An anonymous military officer on Sunday recalled feelings of excitement and relief whenever he sighted the navy transport vessels Yun Feng AP524 and Hsin Kang AP526 — which were recently decommissioned — entering the port at which he was stationed.
The ships transported soldiers and officers to and from Taiwan’s outlying islands, mostly Kinmen and Matsu, for 20 years. They were officially decommissioned on Thursday last week.
The officer said that sighting the old transport ships entering the ports on the outlying islands always boosted the spirits of the military personnel stationed on the islands because their tours of duty lasted for months on end, and seeing the ships meant they would be reunited with family members soon.
The officer said that thinking of the vessels filled him with fond memories of his days off-duty.
Although most soldiers welcomed the arrival of the vessels, some soldiers nicknamed them “heartbreak ships” because their arrival meant they would soon have to face the reality that girlfriends had deserted them back on Taiwan proper, the officer said.
The ships were split into four cabin classes. Only officers got suites, while troops were packed into single cabins that housed between 30 and 40 people each, the officer said.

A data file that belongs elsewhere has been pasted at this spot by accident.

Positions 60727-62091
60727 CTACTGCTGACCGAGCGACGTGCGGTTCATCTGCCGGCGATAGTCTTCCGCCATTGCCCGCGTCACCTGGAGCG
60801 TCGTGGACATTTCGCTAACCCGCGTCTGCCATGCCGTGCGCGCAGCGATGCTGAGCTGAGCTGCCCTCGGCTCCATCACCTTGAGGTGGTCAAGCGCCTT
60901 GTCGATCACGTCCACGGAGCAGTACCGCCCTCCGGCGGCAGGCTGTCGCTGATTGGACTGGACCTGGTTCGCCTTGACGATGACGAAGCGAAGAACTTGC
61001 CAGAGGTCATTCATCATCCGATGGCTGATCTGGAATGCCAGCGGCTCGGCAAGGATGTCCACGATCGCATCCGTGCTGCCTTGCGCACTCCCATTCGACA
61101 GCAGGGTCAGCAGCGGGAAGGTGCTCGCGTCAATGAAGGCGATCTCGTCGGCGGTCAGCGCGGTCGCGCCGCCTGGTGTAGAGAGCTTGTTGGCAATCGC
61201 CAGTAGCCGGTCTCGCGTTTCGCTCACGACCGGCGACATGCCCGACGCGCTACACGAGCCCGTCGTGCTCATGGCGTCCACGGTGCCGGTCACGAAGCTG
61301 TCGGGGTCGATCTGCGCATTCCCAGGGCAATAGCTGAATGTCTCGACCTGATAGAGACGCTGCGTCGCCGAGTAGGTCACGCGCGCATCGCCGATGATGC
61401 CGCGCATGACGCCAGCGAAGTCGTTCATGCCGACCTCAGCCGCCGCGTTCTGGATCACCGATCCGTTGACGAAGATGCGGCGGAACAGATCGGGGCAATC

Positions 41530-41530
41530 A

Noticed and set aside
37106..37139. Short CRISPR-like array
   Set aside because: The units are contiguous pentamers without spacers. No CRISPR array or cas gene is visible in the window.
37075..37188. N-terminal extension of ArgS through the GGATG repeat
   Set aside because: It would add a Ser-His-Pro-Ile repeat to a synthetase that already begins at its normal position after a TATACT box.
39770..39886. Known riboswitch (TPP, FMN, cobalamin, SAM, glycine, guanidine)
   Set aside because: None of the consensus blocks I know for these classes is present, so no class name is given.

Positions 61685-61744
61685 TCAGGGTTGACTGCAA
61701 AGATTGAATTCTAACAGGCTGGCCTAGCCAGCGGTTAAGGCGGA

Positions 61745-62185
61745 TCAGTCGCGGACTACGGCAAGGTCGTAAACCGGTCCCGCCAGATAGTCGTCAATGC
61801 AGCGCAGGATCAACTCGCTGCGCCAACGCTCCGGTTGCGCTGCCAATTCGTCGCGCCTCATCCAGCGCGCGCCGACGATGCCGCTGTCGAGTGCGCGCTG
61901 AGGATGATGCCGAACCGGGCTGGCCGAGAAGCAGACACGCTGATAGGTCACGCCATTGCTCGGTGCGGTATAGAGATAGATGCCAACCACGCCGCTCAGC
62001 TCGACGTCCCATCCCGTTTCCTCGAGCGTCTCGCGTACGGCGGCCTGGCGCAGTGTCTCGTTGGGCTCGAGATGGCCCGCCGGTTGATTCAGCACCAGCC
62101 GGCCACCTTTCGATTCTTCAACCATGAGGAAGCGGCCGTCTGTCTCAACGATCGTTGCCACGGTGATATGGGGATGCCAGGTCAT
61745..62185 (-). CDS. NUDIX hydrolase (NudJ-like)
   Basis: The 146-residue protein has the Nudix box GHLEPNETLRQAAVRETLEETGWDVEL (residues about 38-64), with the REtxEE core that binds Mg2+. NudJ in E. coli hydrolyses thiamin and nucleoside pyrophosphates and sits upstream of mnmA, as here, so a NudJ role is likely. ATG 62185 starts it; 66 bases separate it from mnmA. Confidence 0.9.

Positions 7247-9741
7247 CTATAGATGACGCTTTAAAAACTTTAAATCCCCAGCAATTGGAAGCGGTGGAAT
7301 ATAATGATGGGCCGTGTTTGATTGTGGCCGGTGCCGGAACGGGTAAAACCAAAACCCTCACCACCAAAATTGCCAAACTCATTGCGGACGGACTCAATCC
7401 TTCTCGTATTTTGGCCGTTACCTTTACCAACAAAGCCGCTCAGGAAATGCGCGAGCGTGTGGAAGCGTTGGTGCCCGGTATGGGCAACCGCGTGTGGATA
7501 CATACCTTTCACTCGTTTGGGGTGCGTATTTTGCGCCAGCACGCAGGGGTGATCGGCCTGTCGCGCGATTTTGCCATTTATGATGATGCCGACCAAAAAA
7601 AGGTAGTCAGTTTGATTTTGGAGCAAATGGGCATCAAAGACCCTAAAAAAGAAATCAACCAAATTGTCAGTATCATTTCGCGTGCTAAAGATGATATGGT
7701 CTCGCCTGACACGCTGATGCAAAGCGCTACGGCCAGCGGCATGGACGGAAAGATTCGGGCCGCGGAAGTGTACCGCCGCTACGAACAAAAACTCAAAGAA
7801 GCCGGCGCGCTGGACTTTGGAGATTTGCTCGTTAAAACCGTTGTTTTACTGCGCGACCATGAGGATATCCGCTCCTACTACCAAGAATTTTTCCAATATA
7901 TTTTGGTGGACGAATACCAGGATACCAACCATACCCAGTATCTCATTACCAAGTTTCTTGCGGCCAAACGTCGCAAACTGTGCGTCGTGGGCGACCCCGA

Kinmen and Matsu residents also used the ships for transport, and following the ships’ retirement, civilians and soldiers alike will have to rely on other means of transportation, such as other military vessels, commercial boats rented by the army or airplanes, the Ministry of National Defense said.
Yun Feng AP524 was built by China Shipbuilding Corp (CSBC) in 1981, now known as CSBC Corp, Taiwan. The military began operating the ship in September 1982. In 1988, renovations were made to boost its passenger capacity.
The Hsin Kang AP526, also built by CSBC, had a similar appearance and size as the Yun Feng AP524, but it was narrower and had a standard displacement of 2,800 tonnes, which was about 800 tonnes more than the Yun Feng AP524.